Leukocyte diapedesis is a chemotactic multistep process that requires optimal chemoattractant presentation by the endothelial barrier. Recent studies have described a critical role for heparan sulfate glycosaminoglycans (HSGAGs) in the presentation and functions of chemokines essential for lymphocyte interactions with the lymph node vasculature. We wished to test whether HS expression by a prototypic endothelial cell type, i.e. human umbilical vein endothelial cells (HUVECs), is critical for their ability to support neutrophil and lymphocyte adhesion and transendothelial migration (TEM) under shear flow...
June 2014: International Immunology
https://www.readbyqxmd.com/read/24259506/%C3%AE-2-integrin-mediated-crawling-on-endothelial-icam-1-and-icam-2-is-a-prerequisite-for-transcellular-neutrophil-diapedesis-across-the-inflamed-blood-brain-barrier
#15
Roser Gorina, Ruth Lyck, Dietmar Vestweber, Britta Engelhardt
In acute neuroinflammatory states such as meningitis, neutrophils cross the blood-brain barrier (BBB) and contribute to pathological alterations of cerebral function. The mechanisms that govern neutrophil migration across the BBB are ill defined. Using live-cell imaging, we show that LPS-stimulated BBB endothelium supports neutrophil arrest, crawling, and diapedesis under physiological flow in vitro. Investigating the interactions of neutrophils from wild-type, CD11a(-/-), CD11b(-/-), and CD18(null) mice with wild-type, junctional adhesion molecule-A(-/-), ICAM-1(null), ICAM-2(-/-), or ICAM-1(null)/ICAM-2(-/-) primary mouse brain microvascular endothelial cells, we demonstrate that neutrophil arrest, polarization, and crawling required G-protein-coupled receptor-dependent activation of β2 integrins and binding to endothelial ICAM-1...
January 1, 2014: Journal of Immunology: Official Journal of the American Association of Immunologists
https://www.readbyqxmd.com/read/24116228/nectin-3-cd113-interacts-with-nectin-2-cd112-to-promote-lymphocyte-transendothelial-migration
#16
Elisabeth Devilard, Luc Xerri, Patrice Dubreuil, Marc Lopez, Nicolas Reymond
Lymphocyte trafficking and migration through vascular endothelial cells (ECs) in secondary lymphoid tissues is critical for immune protection. In the present study, we investigate the role of nectin cell adhesion molecules for the migration of lymphocytes through ECs. Nectins are key players for the establishment of homotypic and heterotypic cell to cell contacts; they are required for cell to cell adherens junction formation and take part in the transendothelial migration of monocytes during the step of diapedesis, when monocytes migrate through EC junctions...
2013: PloS One
https://www.readbyqxmd.com/read/24069389/activated-t-cell-trans-endothelial-migration-relies-on-myosin-iia-contractility-for-squeezing-the-cell-nucleus-through-endothelial-cell-barriers
#17
Jordan Jacobelli, Miriam Estin Matthews, Stephanie Chen, Matthew F Krummel
Following activation, T cells are released from lymph nodes to traffic via the blood to effector sites. The re-entry of these activated T cells into tissues represents a critical step for them to carry out local effector functions. Here we have assessed defects in effector T cells that are acutely depleted in Myosin-IIA (MyoIIA) and show a T cell intrinsic requirement for this motor to facilitate the diapedesis step of extravasation. We show that MyoIIA accumulates at the rear of T cells undergoing trans-endothelial migration...
2013: PloS One
https://www.readbyqxmd.com/read/23990210/novel-role-of-cd47-in-rat-microvascular-endothelium-signaling-and-regulation-of-t-cell-transendothelial-migration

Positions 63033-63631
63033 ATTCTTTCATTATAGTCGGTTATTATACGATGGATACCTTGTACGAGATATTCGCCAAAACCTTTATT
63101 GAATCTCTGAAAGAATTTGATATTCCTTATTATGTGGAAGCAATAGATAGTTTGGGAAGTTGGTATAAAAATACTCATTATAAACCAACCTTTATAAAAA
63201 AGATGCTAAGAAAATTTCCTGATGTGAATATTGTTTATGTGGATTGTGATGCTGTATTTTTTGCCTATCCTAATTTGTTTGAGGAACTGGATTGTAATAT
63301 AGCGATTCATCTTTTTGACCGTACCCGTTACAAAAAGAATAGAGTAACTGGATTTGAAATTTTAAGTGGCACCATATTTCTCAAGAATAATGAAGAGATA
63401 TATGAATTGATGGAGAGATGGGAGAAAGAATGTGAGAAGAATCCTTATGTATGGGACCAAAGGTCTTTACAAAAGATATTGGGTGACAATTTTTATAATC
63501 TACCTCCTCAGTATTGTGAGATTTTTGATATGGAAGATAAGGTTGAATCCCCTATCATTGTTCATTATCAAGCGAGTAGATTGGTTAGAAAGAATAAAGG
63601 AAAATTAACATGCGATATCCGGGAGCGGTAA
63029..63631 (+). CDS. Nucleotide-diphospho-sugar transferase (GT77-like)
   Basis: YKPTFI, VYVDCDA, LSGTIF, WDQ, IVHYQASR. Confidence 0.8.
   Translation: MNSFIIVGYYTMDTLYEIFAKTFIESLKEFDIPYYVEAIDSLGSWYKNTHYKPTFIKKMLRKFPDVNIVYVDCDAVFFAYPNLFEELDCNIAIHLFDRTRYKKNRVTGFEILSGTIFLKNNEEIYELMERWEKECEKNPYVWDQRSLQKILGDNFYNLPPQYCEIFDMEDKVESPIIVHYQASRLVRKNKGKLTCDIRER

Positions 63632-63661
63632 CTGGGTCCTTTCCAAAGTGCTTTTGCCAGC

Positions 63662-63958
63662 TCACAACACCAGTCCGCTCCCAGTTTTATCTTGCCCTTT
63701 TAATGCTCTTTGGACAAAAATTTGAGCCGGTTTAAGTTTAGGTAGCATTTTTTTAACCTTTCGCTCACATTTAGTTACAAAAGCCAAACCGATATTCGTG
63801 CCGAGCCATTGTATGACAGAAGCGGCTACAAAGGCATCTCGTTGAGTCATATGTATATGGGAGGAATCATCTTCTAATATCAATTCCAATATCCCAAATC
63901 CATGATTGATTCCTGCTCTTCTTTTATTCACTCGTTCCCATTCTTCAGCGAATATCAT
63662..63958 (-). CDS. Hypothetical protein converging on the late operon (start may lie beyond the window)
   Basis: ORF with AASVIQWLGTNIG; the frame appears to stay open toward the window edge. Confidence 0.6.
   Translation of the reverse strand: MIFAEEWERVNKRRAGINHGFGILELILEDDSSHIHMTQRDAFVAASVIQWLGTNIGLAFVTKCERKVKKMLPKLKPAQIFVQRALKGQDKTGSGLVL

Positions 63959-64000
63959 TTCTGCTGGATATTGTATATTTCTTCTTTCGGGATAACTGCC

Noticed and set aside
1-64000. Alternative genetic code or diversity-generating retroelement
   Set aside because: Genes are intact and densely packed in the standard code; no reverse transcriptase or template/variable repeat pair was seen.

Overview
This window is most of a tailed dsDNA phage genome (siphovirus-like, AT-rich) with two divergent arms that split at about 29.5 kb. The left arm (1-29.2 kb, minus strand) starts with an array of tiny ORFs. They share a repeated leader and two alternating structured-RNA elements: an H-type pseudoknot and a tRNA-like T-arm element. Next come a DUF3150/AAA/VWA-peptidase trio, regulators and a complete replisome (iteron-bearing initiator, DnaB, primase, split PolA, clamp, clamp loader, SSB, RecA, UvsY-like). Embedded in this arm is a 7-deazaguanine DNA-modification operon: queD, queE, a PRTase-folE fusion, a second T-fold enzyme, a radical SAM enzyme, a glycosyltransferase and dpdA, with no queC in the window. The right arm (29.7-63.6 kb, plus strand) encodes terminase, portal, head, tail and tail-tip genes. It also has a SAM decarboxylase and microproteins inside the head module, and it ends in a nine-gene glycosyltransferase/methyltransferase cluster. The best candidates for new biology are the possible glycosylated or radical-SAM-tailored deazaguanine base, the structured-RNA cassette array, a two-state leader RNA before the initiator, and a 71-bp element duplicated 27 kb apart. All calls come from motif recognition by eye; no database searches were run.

#18
Roberta Martinelli, Gail Newton, Christopher V Carman, John Greenwood, Francis W Luscinskas
OBJECTIVE: Although endothelial CD47, a member of the immunoglobulin superfamily, has been implicated in leukocyte diapedesis, its capacity for intracellular signaling and physical localization during this process has not been addressed in detail. This study examined endothelial CD47 spatiotemporal behavior and signaling pathways involved in regulating T-cell transendothelial migration. APPROACH AND RESULTS: By biochemical methods, transmigration assays, and live-cell microscopy techniques, we show that endothelial CD47 engagement results in intracellular calcium mobilization, increased permeability, and activation of Src and AKT1/phosphoinositide 3-kinase in brain microvascular endothelial cells...
November 2013: Arteriosclerosis, Thrombosis, and Vascular Biology
https://www.readbyqxmd.com/read/23980064/the-integrin-coactivator-kindlin-3-is-not-required-for-lymphocyte-diapedesis
#19
Shmuel J Cohen, Irina Gurevich, Sara W Feigelson, Ekaterina Petrovich, Markus Moser, Guy Shakhar, Reinhard Fassler, Ronen Alon
Kindlin-3 is an integrin-binding focal adhesion adaptor absent in patients with leukocyte and platelet adhesion deficiency syndrome and is critical for firm integrin-dependent leukocyte adhesion. The role of this adaptor in leukocyte diapedesis has never been investigated. In the present study, the functions of Kindlin-3 in this process were investigated in effector T lymphocytes trafficking to various lymphoid and nonlymphoid tissues. In vitro, Kindlin-3-deficient T cells displayed severely impaired lymphocyte function antigen-1-dependent lymphocyte adhesion but partially conserved very late antigen-4 adhesiveness...
October 10, 2013: Blood
https://www.readbyqxmd.com/read/23560298/cd200-upregulation-in-vascular-endothelium-surrounding-cutaneous-squamous-cell-carcinoma
#20
Daniel A Belkin, Hiroshi Mitsui, Claire Q F Wang, Juana Gonzalez, Shali Zhang, Kejal R Shah, Israel Coats, Mayte Suàrez-Fariñas, James G Krueger, Diane Felsen, John A Carucci
OBJECTIVE: To characterize the presence of CD200 and CD200 receptor (CD200R) in the human cutaneous squamous cell carcinoma (SCC) microenvironment and to define a possible role for the CD200 axis in immune evasion by SCC. DESIGN: Gene expression in SCC vs normal skin was studied. Laser capture microdissection was used to determine differential expression of CD200 in normal skin vs actinic keratosis vs SCC in situ vs invasive SCC. Immunofluorescence microscopy was used to define expression of CD200R on macrophages, myeloid dendritic cells, natural killer cells, and T cells in SCC vs normal skin...
February 2013: JAMA Dermatology